Ever since my dad died almost two years ago, my mother has been on a cleaning out and purging mission. In that time she has emptied two outdoor sheds, the basement, the attic, and numerous drawers, closets, and cabinets.
While some of the more meaningful family heirlooms have been parceled out to kids and grandkids, she has advertised her treasures and trinkets by way of radio, newspaper, and phone calls to unsuspecting second-hand store proprietors. In addition, she has had six or seven two-day garage sales in an effort to disperse some seventy years' worth of collectibles, each object somehow representing both a moment in time and a memory.
For me, this process has been like watching my own life rewind in slow motion. As we have dug more and more deeply into the bowels of the house and outbuildings, I have stood at the curb of a nostalgic parade of photographs, keepsakes, and mementos.
The top layer of objects recalls events my own children shared with their grandparents. Further excavation reveals the stuff, some of it long forgotten, of my teen years and childhood--for instance, old glass Pepsi bottles like the ones we used to cash in, at two cents apiece, for a candy bar down at Mary's corner store.
As Mom opened the garage door at her most recent sale, I was just settling myself into the official cashier's chair when an especially unusual object caught my eye:
It was an old Bosco chocolate syrup jar, and just the sight of it triggered a flood of memories and a sweet return, however brief, to the late 1950s. It opened some long-forgotten door to a room where lived a little girl, who, with hair in a ponytail and bare feet, rode a red Schwinn with saddle baskets over the back fender down an uneven brick sidewalk.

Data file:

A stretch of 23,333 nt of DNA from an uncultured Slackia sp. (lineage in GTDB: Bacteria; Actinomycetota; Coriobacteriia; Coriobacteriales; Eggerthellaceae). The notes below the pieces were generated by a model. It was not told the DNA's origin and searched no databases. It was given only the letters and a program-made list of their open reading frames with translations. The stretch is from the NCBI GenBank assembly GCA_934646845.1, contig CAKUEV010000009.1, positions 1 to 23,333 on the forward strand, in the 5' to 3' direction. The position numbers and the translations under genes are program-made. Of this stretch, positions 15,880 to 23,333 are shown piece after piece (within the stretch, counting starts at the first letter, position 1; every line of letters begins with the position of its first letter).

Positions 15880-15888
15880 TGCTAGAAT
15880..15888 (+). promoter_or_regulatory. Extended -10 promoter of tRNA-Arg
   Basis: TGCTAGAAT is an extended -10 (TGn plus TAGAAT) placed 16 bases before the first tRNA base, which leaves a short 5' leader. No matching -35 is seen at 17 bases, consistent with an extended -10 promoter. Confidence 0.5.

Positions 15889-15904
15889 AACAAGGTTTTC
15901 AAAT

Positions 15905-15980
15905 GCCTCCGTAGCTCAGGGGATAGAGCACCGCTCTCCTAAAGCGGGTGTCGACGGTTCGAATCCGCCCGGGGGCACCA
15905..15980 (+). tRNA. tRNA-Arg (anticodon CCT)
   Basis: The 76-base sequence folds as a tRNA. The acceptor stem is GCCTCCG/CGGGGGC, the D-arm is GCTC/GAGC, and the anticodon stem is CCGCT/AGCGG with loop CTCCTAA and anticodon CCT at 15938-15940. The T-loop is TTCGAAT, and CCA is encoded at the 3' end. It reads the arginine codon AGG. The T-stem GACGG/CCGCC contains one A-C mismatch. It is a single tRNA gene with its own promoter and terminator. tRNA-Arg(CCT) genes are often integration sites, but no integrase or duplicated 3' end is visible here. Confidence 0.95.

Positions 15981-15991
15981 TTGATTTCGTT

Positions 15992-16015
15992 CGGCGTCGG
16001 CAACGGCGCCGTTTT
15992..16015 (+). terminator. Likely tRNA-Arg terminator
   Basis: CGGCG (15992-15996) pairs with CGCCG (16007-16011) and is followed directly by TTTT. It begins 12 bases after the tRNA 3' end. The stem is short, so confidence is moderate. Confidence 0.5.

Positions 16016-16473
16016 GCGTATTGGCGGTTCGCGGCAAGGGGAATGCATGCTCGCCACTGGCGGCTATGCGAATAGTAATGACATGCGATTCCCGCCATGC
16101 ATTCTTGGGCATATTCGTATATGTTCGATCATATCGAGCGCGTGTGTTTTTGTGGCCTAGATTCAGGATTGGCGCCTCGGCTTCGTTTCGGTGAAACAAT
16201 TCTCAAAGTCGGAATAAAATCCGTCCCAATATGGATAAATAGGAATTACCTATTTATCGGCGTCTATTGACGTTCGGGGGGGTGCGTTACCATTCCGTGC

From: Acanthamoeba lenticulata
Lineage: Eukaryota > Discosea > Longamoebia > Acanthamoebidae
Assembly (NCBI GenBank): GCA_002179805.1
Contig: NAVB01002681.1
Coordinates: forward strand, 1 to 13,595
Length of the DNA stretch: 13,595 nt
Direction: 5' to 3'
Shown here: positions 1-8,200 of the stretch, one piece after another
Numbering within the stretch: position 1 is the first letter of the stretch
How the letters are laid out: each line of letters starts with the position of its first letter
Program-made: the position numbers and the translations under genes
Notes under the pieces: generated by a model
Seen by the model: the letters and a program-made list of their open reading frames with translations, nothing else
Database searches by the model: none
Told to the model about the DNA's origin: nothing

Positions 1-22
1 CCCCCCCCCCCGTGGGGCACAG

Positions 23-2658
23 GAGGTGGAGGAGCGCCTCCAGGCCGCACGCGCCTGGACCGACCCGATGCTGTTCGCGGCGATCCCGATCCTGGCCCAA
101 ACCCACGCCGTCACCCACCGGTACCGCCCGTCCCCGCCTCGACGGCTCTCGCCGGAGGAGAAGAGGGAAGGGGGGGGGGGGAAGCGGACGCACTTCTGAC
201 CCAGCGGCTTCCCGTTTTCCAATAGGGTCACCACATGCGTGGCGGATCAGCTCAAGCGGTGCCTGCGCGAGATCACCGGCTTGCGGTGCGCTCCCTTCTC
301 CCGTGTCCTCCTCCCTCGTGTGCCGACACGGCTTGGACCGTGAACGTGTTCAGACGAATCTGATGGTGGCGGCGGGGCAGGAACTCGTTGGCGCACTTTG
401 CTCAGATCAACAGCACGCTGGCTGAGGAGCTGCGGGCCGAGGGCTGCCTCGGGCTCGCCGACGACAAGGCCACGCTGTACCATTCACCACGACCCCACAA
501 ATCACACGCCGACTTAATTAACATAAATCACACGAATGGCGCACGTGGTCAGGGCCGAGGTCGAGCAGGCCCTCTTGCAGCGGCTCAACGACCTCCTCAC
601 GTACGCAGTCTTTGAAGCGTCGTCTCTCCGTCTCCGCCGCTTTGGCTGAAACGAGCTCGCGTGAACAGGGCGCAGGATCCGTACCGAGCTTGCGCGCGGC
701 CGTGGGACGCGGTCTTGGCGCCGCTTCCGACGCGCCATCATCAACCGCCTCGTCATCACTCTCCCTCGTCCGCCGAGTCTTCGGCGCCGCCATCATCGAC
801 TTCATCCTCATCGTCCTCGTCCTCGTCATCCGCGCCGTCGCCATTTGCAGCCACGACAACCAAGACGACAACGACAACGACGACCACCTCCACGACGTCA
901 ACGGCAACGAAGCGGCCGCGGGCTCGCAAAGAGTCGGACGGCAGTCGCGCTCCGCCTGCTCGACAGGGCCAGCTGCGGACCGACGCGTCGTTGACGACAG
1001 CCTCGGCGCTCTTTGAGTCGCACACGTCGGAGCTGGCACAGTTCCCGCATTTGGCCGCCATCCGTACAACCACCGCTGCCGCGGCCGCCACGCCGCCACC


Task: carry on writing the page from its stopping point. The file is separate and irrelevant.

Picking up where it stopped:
She would spend lazy summer days playing paper dolls on a blanket spread in the grass or knocking locust shells from tree branches with a broomstick. Toward evening she would wait patiently on the front porch for the first firefly to flicker, her cue to grab a hammer and a nail to poke holes in the lid of an empty jar--like this one--and prepare for the night's catch.
With nightfall she would perch on an old tree stump, unscrew the jar lid, and watch her orange-bellied quarry take off, one by one, from the open jar's glass lip. Once airborne, each one would give a final flicker and buzz away into the vast, open arms of the night.
They disappeared so quickly, I remembered, like the smoke from a blown-out paper match--there one second and gone the next. Like the last ray of sunlight from beneath the horizon. Like childhood itself.
Maybe this is why I savor this time with the kids--the parties, the stories, the make-believe games. Right now, they can't fathom a time when we won't have these.
But I know that fireflies climb up the inside of Bosco jars and take flight. Their lights grow gradually fainter as they fly further away. You get to have them for only a little while.